[​IMG]
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  11. Ram

    Ram

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    Nicely done. Thanks for sharing it. Makes my day.
    Never heard of the Moqui Queen rap. You devise it or is it a known thing? Access via Hogwart's approach?
    I agree that Thrax is not that hard aside from the crux. I agree too that it just has perhaps two real silos, supplemented with several "gapers." Personally, I think it is a little harder than Psycho, if Psycho is done the easiest way. Definitely easier than Glaucoma, IMO, but such things are so subjective. I find it great fun to discuss these opinions and experiences. Good on all ya.
    Ram
  12. Austin Farnworth

    Austin Farnworth

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    Location:
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    We had always seen the moqui queen alcove on our hike back from Hogwarts, so we showed up with a 300ft rope and did it in 2017. You take the Hogwarts approach up the chute, but take a left after doing that first slickrock scramble. You then just walk the cliff band around to the top of the alcove. The approach only took us 15 minutes this time around. At the top of the alcove, there is a good sized natural arch back from the edge that we have always used to fiddle the rappel. This time we saw that someone had tied off a boulder near by, and extended webbing to the edge, though using the arch makes for easier start. Since we first did it, I've talked to other people who have also done it. I'm sure a lot of people have seen that alcove and wanted to rappel it. Most of the rappel is free-hanging, and due to the easy approach and start, I've brought a lot of people there for their first 300ft rappel.[​IMG]

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  13. zul

    zul

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    I guess that I would consider myself a "Higher skill and lower risk tolerance" sorta person. To that, I would add, "If you can't be great, than bring someone who is great."

    Self assessment: I am a confident R or R+ canyoneer in the skinnies. Done plenty of high stem and off the deck stuff. A few X canyon moves but no real X rated canyons. Overall, I am at the decision point to advance into X canyons (with great partners) OR happily stick with R+ canyons? That is the question.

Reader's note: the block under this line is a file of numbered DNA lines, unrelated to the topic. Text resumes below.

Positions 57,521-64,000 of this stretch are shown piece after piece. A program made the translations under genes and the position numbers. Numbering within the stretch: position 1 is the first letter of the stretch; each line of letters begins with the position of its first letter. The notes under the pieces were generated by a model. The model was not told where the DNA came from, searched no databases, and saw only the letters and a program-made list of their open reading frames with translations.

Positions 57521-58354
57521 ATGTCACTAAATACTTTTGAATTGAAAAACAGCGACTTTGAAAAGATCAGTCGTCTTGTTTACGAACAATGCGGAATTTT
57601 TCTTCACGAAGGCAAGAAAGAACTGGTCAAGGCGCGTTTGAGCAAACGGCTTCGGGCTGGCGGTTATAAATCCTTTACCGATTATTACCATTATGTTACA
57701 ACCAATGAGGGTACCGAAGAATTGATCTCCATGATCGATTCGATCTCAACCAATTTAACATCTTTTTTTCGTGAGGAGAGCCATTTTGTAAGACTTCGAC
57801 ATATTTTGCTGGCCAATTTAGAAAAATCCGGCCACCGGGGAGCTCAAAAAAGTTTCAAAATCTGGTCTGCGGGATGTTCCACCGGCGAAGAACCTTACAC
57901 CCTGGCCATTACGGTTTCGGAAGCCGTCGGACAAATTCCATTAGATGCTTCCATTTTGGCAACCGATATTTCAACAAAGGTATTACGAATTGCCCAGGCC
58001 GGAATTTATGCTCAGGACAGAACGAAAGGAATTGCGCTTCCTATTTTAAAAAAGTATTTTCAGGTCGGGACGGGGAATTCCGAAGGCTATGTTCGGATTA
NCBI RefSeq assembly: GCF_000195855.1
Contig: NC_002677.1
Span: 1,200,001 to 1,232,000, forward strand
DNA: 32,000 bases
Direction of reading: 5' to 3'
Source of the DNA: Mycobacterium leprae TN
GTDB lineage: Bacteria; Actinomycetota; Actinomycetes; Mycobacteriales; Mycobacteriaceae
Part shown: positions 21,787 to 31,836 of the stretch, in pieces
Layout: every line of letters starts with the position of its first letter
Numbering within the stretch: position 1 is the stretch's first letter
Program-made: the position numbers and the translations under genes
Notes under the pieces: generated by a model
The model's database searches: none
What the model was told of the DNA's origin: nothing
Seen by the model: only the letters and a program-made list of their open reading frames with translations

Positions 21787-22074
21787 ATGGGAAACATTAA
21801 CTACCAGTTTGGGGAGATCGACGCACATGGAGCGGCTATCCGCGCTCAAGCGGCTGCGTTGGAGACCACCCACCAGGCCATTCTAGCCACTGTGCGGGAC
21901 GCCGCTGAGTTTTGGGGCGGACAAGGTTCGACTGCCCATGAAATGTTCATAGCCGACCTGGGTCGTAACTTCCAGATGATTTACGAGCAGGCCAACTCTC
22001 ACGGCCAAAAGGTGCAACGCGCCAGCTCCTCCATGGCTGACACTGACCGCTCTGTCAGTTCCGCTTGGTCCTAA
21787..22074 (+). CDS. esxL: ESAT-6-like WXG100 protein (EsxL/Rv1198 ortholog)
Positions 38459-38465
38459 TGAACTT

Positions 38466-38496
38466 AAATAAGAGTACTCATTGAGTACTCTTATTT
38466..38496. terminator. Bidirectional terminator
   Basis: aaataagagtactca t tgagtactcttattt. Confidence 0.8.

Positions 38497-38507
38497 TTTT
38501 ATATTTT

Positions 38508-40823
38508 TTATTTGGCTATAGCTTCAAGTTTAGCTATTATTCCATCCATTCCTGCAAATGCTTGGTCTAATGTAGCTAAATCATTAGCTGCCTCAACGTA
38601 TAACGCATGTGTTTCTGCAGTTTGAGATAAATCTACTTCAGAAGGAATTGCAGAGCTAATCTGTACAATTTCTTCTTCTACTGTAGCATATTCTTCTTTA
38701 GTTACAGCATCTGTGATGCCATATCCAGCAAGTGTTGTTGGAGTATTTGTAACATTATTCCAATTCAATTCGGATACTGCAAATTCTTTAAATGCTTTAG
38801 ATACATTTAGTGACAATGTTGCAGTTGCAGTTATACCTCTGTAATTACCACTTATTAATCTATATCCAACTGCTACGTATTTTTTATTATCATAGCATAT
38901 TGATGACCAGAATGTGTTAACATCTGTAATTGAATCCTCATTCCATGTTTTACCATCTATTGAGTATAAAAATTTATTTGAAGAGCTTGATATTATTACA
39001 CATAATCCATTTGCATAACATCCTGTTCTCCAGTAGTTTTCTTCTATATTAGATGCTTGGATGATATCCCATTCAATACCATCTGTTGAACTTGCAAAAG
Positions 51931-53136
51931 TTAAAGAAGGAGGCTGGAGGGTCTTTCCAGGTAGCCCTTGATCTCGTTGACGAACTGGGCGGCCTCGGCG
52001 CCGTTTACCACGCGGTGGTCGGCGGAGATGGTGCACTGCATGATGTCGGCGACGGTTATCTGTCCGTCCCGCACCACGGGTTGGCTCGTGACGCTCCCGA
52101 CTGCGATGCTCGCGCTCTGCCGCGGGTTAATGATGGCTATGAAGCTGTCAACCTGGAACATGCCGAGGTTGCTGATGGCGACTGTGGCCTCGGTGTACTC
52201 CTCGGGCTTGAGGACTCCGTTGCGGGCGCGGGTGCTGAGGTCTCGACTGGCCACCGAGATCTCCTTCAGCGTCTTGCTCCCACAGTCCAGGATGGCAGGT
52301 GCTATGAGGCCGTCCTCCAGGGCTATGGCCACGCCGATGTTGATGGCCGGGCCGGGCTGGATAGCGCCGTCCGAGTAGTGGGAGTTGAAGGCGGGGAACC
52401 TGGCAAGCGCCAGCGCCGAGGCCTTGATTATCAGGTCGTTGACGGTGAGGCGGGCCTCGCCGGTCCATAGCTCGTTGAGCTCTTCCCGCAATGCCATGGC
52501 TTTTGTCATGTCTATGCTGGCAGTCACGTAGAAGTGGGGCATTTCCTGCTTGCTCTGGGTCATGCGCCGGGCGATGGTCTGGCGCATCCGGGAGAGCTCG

14. ratagonia

    ratagonia

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    Darn. I was driving through the snow today so... couple of random comments.

    1. I have done only a few X canyons, and none of the hard X canyons. But I was a climber for a LONG time, am a guide book non-writer (at the moment) and have a keen interest and a lot of experience with rating systems.

    2. Sandthrax is an X (minus) canyon, same rating as Psycho Damage. But different. It is an ENDURANCE X canyon. The X is in the Quantity of off the ground stuff, while it does not really have any real X moves. YMMV. And that the crux is not canyoneering, and needs to be shown special respect.

    3. Stevee B is a truly talented canyoneer. I admire his work.

    3B. Us mere humans must be very careful judging difficulty by the actions of the truly talented.

    4. The team I did SandThrax with was a great team, despite not having Stevee B along. I recommend having a great team.

    5. Some dude at the climbing store? He is "responsible" for a large number of epics. Thankfully, no deaths or major injuries to date.

    Tom
  15. ratagonia

    ratagonia

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    What is the current bolt situation in SandThrax?
  16. Austin Farnworth

    Austin Farnworth

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    The dude worked at mountainworks in Provo. he would go to the North Wash to work on a 5.13 crack climbing project he had there. He had ran Sandthrax quite a few times from what it sounded like, and thought that it was funny that people aided the Crux since it was a "basic" off-width climb. I was often recommended climbing routes that turned out to be way over my head when talking to the dudes in the shop, so I did my homework on Sandthrax and decided on a hard pass.

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  17. Canyonero

    Canyonero

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    Offwidth climbing is a skill in and of itself. Being a 5.11 faceclimber or even a crack climber doesn't mean you can climb 5.9 offwidth. And that offwidth is definitely harder than 5.9. But it might not be harder than 5.10. I wouldn't know. I can't climb 5.10 offwidth.
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  18. Helo-ops

    Helo-ops

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    Based on the conversation I have to share this pic of Pamela Shanti Pack. She is a total bad a** at off width and crack climbing

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  19. ratagonia

    ratagonia

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    Here's a Pamela trick that might work in Sandthrax... (minus the bolt, of course)
    Pamela.